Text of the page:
Lackluster demand in LeapPad sales resulted in high inventory levels.
Gross profit margins affected and stock price has taken a beating.
Shares are priced closed to book for a company that has new product initiatives.
Do not write off LeapPad 3.
I last wrote about LeapFrog Enterprises (LF) late last year and in the process rating it a buy. I have also been accumulating the shares at a high of US$8.50 till now. While the stock has taken a beating, the reasons why I invested has not. Here's a recap of why I bought and wrote about the stock.
1. LeapFrog is a great brand and parents identify the brand with quality and good educational content. In fact, I stumbled upon LeapFrog when my friend bought the LeapReader for his 3 year old daughter.
2. LeapFrog's products remain relevant despite rising competition from tablet makers such as the iPad and the Samsung Galaxy Tabs Kid edition entering an already crowded market.
3. LeapFrog is inexpensive and has a strong balance sheet. This statement may raise eyebrows to readers who refer to management guiding a full year loss to $0.10 gain for a $6 stock. Although the P/E is high, the company trades near to book value and has plenty of cash.
The same three reasons were stated in my previous article while the stock traded at $8.50 and now I think LeapFrog is oversold and it is time to accumulate.
1. In my opinion, management has not been able to anticipate or forecast demand, leading to the build up in inventory and subsequent sales at discounted prices to clear out old stocks.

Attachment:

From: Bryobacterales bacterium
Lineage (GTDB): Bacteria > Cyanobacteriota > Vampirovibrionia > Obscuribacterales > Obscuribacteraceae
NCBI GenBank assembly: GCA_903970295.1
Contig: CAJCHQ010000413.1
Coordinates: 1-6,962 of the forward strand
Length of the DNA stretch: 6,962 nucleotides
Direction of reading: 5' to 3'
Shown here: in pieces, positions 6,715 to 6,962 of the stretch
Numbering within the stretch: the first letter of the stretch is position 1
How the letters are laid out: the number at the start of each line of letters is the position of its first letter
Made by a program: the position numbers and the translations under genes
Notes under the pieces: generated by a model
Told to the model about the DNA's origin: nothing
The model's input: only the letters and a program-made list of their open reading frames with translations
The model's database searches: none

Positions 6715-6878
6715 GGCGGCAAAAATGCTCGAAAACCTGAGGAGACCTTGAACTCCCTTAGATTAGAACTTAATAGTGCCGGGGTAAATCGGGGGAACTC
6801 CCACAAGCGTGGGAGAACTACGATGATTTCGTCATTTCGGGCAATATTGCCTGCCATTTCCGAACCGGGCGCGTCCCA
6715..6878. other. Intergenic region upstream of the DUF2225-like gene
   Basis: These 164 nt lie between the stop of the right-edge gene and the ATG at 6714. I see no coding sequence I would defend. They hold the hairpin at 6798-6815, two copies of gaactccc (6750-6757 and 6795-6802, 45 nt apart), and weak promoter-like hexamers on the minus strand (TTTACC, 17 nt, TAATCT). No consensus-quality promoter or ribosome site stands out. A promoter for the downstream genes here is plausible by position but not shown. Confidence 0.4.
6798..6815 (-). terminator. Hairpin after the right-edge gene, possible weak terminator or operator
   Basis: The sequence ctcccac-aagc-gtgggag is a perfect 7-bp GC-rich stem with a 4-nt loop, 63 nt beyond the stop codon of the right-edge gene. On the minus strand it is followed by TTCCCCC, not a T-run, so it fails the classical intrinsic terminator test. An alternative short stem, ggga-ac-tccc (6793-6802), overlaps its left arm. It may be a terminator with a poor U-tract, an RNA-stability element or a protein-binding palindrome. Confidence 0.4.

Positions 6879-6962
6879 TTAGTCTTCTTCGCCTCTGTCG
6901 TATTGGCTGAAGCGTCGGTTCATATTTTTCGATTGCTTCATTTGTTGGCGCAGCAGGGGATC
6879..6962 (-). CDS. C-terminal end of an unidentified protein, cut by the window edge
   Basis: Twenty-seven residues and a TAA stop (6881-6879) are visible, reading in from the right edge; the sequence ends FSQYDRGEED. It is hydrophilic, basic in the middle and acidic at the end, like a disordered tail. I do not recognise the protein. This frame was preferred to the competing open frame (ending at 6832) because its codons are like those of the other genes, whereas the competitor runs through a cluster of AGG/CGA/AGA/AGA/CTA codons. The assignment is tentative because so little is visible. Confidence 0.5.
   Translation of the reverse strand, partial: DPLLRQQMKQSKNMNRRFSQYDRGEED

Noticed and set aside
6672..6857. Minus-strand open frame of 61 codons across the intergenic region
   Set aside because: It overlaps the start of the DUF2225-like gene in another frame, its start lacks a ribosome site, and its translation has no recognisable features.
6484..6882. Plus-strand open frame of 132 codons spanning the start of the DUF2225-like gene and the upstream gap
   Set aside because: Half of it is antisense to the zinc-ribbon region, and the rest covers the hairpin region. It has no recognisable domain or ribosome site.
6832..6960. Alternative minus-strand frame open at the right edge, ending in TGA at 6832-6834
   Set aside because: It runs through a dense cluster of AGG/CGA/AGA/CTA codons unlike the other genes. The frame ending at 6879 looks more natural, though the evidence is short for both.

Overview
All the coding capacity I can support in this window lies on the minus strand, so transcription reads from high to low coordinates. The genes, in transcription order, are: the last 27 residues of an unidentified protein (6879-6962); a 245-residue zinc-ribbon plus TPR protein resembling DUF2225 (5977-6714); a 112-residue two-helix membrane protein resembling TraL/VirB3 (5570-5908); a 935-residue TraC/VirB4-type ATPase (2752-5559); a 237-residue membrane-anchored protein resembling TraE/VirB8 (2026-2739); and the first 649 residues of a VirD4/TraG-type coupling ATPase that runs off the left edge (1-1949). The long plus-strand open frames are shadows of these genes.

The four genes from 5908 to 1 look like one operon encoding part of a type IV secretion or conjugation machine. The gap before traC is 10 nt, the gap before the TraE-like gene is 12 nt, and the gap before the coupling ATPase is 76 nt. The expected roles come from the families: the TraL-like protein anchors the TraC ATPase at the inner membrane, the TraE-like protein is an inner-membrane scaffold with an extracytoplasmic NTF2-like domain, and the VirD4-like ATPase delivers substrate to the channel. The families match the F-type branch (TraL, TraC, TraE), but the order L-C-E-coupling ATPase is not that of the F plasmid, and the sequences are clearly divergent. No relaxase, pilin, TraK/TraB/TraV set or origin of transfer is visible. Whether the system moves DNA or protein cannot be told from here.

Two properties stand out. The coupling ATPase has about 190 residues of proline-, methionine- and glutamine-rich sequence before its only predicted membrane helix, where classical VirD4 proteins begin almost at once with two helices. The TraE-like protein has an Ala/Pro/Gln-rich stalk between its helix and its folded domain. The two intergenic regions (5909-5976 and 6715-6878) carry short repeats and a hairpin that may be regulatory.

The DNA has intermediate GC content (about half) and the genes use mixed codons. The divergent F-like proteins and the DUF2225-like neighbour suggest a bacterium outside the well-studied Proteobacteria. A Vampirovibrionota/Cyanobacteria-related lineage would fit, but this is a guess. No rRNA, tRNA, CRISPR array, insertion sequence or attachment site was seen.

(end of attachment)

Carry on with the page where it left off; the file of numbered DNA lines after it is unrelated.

2. I view management's vested interest as a strong indication of how management's interest is aligned to shareholders. Insiders have been selling the stock over the past 12 months. It would certainly be nice to see some buying interest from management at some point in time.
3. One gripe I have is LeapFrog does seem a platform or product company rather than a true content company. This means that LeapFrog has to constantly innovate and compete with large consumer product companies like Apple and Samsung in converging spaces such as tablets. This is where I feel content differentiation is very important. Hence, it would be good to see LeapFrog build on its portfolio of characters and its Letter Factory franchise. At the moment though, the frogs in Letter Factory is nowhere near well known characters from Disney or Mattel. In the meantime, I assume LeapFrog will continue to license in recognizable content to attract parents and children to purchase and use the products.
LeapFrog is facing problems working through its inventory amidst intense competition. However, its products still generate good reviews, attesting to its quality.
Amazon ratings for the LeapPad 3 has mostly 5 star ratings with the occasional 4 star rating.
The LeapBand has 20 reviews, scoring 4.2 out of 5 and 10 of the 20 reviews have 5 star ratings.
While quality has not yet translated into sales, and bearing in mind these are new products (and the Leap TV still to come), it will be a matter of time that LeapFrog is rewarded for their innovation and quality.
From the balance sheet perspective, LeapFrog remains healthy and its Net Book Value per share is about $5.80 based on the latest quarter ending 30 June 2014.
With current share prices hovering near Net Book Value, LeapFrog is worth investing into for the patient investor.
Disclosure: The author is long LF. The author wrote this article themselves, and it expresses their own opinions. The author is not receiving compensation for it (other than from Seeking Alpha). The author has no business relationship with any company whose stock is mentioned in this article.